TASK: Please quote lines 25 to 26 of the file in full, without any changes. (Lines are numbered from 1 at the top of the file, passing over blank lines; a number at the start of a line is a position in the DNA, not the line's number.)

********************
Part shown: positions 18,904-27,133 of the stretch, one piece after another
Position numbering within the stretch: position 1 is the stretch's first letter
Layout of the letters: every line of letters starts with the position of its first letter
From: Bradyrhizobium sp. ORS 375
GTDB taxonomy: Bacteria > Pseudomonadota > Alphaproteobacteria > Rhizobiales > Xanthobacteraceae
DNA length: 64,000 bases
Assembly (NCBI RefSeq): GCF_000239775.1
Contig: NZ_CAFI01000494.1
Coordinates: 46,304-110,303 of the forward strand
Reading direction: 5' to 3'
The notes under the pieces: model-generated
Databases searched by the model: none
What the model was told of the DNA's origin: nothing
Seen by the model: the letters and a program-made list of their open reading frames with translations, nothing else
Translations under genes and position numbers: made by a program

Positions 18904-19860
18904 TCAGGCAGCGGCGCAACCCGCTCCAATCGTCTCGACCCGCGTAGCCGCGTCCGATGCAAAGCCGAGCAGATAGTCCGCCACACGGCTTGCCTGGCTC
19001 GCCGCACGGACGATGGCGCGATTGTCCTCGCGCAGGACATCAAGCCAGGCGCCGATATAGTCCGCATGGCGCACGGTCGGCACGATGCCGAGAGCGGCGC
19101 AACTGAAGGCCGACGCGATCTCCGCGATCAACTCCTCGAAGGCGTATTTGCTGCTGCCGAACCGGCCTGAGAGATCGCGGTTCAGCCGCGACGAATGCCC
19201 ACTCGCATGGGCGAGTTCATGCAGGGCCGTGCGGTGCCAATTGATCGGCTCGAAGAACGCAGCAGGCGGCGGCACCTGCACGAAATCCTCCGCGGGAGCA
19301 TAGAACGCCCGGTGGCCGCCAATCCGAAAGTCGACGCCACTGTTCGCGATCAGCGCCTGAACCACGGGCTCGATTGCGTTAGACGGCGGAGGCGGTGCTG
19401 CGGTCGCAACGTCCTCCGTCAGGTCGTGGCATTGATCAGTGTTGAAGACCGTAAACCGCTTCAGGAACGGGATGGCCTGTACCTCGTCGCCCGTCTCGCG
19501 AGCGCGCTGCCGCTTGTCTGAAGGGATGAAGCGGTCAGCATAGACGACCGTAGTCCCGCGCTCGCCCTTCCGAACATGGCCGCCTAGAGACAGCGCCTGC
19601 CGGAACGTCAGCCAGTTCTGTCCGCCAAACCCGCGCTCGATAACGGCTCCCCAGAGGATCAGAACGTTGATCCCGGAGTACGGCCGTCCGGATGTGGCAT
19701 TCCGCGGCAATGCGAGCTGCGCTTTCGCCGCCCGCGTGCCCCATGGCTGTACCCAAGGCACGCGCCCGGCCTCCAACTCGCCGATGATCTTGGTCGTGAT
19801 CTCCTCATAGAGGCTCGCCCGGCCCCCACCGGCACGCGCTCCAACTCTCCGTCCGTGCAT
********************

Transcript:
19701 TCCGCGGCAATGCGAGCTGCGCTTTCGCCGCCCGCGTGCCCCATGGCTGTACCCAAGGCACGCGCCCGGCCTCCAACTCGCCGATGATCTTGGTCGTGAT
19801 CTCCTCATAGAGGCTCGCCCGGCCCCCACCGGCACGCGCTCCAACTCTCCGTCCGTGCAT